Class of 2019
Editor’s note: Polling numbers quoted in this article reflect data from Friday, November 2nd, unless otherwise noted.
If you’ve been keeping up with recent events, you’d know that the 2018 midterm elections are going to be held Tuesday, November 6th. One third of the US Senate is up for grabs and all 435 house seats as well. This is an important election which will shape the legislative and gubernatorial future for the second half of President Donald Trump’s first term.
Throughout history, the President’s party generally has heavy losses in the midterm elections due to a charged-up voter base for the opposing party. But recent events such like Brett Kavanaugh’s confirmation have stoked the Republican base, meaning there may be political dams built halt to a democratic blue wave.
What are the numbers? According to a recent NBC/WSJ poll aired on NBC news, they have gauged the relative enthusiasm of voters. In the midterm years of ‘06, ‘10, ‘14, the gap between Republicans and Democrats in excitement was respectively between 10-20% towards the winning side of that election. However, this midterm election shows a gap of just 4%.
While 72% of Democrats are excited about the midterms, 68% of Republicans are. What’s more interesting is the Republicans have been closing the gap since August, shrinking the Democrats’ 11% lead down to 4%. At these low rates, the midterms are looking to be very competitive between the parties.
But the overall generic ballot isn’t what wins elections, it’s the individual races in the House and the Senate, which really decide the future of the Nation.
To break this section down, I will use the website FiveThirtyEight founded by American Statistician Nate Silver who called 49/50 states in 2008 for the presidential elections and 50/50 states in 2012 for the presidential elections. He also, however, was incorrect about the 2016 presidential elections and is looking to be cautious in his approach. More on this later. I will also be using the RealClearPolitics aggregate, which is a reliable indicator of how races are shaping up.
The House race, according to FiveThirtyEight Deluxe, as of October 31st, show that the Democrats have an average gain of 35 House seats and a 5-in-6 chance of taking the House. Note that these numbers are constantly being updated, so when you check, it may differ.
When this is boiled down into election likelihood, the RealClearPolitics average shows that there are 205 Safe or Likely states for Democrats, about 200 Safe or Likely states for the Republicans, and 30 tossups, which could go any direction.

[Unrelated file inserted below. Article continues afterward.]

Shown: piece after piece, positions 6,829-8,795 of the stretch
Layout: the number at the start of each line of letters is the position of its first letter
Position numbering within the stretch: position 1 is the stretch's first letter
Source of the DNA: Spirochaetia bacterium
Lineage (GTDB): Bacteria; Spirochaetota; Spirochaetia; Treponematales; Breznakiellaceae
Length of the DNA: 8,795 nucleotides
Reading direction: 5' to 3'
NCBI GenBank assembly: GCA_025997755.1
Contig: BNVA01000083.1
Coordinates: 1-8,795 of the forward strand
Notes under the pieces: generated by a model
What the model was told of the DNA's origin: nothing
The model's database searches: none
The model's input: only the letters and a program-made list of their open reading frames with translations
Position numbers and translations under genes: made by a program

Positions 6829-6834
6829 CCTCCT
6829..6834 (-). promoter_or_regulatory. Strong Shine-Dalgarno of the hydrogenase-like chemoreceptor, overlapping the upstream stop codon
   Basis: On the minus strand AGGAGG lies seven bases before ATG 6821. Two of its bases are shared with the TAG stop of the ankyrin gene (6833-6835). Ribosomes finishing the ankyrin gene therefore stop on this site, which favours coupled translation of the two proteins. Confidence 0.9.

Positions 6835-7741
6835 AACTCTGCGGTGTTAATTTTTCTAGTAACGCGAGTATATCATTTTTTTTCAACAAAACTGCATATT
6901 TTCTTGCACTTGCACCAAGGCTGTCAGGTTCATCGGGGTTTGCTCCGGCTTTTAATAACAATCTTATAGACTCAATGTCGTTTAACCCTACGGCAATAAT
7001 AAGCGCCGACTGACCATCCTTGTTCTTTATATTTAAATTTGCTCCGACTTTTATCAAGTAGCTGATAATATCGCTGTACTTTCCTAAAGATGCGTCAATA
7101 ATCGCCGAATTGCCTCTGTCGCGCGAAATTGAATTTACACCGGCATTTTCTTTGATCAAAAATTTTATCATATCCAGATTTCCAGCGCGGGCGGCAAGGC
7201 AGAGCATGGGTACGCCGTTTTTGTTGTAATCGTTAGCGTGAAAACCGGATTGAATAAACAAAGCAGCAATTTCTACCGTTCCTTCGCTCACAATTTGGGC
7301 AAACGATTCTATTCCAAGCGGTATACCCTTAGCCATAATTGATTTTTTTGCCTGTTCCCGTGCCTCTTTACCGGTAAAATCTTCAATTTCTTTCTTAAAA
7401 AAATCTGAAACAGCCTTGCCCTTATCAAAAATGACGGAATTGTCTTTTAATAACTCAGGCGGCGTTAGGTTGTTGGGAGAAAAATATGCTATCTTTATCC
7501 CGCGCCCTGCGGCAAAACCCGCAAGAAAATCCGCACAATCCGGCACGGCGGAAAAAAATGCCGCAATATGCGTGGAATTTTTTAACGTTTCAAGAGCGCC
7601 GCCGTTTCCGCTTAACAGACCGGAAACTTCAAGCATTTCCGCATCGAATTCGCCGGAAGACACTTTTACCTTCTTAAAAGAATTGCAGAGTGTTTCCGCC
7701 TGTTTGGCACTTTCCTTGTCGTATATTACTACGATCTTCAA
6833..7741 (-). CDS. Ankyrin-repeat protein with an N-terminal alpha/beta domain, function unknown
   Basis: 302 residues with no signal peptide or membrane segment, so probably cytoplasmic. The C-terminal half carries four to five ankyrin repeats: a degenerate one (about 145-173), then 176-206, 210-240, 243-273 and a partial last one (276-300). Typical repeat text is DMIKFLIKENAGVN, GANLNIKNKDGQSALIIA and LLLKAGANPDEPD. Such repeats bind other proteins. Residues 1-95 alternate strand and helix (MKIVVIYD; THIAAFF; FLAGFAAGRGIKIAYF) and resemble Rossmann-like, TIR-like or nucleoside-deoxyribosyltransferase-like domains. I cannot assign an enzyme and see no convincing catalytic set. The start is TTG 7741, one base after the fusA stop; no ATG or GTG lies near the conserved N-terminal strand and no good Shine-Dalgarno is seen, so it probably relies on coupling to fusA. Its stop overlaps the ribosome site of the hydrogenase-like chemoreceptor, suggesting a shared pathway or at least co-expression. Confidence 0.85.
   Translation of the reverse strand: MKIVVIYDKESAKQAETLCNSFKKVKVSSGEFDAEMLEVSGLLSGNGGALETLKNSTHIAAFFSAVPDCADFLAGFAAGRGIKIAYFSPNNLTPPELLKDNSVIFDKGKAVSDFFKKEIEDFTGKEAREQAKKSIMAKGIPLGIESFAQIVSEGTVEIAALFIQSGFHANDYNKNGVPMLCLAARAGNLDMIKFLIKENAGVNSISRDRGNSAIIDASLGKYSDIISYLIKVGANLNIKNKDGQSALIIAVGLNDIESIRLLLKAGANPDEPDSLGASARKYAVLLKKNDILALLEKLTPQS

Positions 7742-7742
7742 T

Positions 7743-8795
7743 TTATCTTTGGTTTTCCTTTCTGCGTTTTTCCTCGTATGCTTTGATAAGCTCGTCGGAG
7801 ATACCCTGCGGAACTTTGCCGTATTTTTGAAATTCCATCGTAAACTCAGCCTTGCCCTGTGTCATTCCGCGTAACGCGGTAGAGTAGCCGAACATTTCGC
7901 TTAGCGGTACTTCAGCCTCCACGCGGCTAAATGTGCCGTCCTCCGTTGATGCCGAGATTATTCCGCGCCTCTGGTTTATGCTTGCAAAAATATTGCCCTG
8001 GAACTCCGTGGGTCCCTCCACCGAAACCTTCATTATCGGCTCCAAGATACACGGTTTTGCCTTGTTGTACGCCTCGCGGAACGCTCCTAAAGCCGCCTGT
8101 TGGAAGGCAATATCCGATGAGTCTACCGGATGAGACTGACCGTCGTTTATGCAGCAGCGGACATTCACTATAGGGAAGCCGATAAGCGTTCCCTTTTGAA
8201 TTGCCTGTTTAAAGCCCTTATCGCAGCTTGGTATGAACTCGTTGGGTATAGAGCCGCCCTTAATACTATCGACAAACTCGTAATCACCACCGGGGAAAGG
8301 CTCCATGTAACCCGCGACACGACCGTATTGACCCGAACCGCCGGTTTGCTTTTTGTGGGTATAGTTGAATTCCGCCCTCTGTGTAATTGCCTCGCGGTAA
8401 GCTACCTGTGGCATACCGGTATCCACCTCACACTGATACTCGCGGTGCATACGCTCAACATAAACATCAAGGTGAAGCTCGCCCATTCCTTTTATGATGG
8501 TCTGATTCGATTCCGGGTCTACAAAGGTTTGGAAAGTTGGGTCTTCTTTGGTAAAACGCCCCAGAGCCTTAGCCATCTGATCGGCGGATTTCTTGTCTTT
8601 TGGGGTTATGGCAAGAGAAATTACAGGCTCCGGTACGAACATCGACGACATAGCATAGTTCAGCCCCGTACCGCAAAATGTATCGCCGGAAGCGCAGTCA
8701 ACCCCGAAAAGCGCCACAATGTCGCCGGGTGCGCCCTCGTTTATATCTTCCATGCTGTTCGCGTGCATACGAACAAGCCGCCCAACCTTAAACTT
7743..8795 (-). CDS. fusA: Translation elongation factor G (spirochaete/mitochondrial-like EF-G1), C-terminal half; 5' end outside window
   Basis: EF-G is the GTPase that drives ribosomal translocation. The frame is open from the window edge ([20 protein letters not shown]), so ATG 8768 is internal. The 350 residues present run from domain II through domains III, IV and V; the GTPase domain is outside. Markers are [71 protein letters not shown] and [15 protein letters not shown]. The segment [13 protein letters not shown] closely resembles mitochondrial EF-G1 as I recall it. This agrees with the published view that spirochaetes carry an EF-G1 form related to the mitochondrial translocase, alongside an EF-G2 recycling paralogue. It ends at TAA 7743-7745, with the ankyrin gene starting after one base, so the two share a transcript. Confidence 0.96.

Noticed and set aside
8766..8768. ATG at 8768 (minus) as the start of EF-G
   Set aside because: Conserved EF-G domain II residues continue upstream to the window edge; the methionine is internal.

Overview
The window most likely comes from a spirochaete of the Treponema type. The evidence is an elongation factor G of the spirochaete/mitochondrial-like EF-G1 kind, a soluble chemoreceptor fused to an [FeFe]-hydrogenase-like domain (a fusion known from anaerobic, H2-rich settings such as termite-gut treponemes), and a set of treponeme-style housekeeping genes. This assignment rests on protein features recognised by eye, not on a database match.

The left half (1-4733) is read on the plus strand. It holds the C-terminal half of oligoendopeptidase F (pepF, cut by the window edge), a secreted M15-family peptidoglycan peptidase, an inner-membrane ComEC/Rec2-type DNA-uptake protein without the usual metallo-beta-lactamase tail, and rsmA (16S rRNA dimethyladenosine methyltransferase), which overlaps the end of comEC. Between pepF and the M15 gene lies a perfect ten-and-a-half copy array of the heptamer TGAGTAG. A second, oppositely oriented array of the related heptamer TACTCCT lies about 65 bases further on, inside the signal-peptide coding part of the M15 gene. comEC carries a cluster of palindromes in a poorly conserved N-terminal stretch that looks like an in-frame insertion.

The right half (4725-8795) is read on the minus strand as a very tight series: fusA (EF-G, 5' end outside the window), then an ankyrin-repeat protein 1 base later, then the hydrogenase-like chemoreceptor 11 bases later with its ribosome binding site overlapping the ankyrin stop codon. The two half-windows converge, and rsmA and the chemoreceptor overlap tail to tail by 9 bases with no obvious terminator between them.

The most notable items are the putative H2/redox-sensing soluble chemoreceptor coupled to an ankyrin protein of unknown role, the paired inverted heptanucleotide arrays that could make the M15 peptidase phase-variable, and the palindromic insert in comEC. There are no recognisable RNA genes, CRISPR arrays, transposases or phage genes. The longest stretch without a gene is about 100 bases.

The Senate race according to FiveThirtyEight Deluxe shows that the Republicans are poised to keep the Senate with a 6-in-7 chance of keeping the house and are most likely to gain anywhere from 1 to 3 seats.
As for the Ohio Governor’s election, the Republicans may end up holding a slim majority as RealClearPolitics shows 26 Republicans to 24 Democrats as governors.
But remember how I said Nate Silver was hesitant? He said recently to Vox in verbatim that there was a 35%-40% chance that their polls and predictions are wrong, and that the turnout smashes records, resulting in one party taking both House and Senate. And to his credit, recent Early Voting data from CNN has shown a massive turnout of the elderly and women voters. Other numbers from CNN show voter turnout is incredible, with Montana crushing records for voter turnout, increasing by 1100% since the ‘14 midterms.
It’s also important to show who they’re voting for, with NBC reporting that almost every key Senate race has a modest GOP lead in turnout. If Nate Silver’s off chance prediction is correct, it would most likely be the Republicans which would surprise everyone with a strong red rebellion against a blue wave.
So when the day does arrive, what should we do to know what party will be successful? The answer is, of course, to wait and find out. The length of your wait time may vary.
According to NBC data from the same poll above, Steve Kornacki, an NBC affiliated analyst, explains that the midterms generally break in two ways: early or late, with early breaks usually ending in quick landslides, or late breaks a subtle bump in the wee morning towards a long trending wave.
You’ll probably be able to tell with the first few contested districts the direction of the night (not that news stations would mind you staying up until 4 a.m. in the morning to give them view time, and more importantly ad time).
The 2018 midterms are going to result in a close House race, which Democrats are expected to win, and a close Senate race, which Republicans are expected to win (a split legislature), and a close Gubernatorial race in which Republicans are expected to slightly eke out a victory.
However, there is a 40% chance (go flip a coin if you’d like) that turnout is going to be shattered, polls don’t matter, and that one party takes both House and Senate. If that’s the case, either Democrats or Republicans may end up with one heck of a story to brag about the next day.
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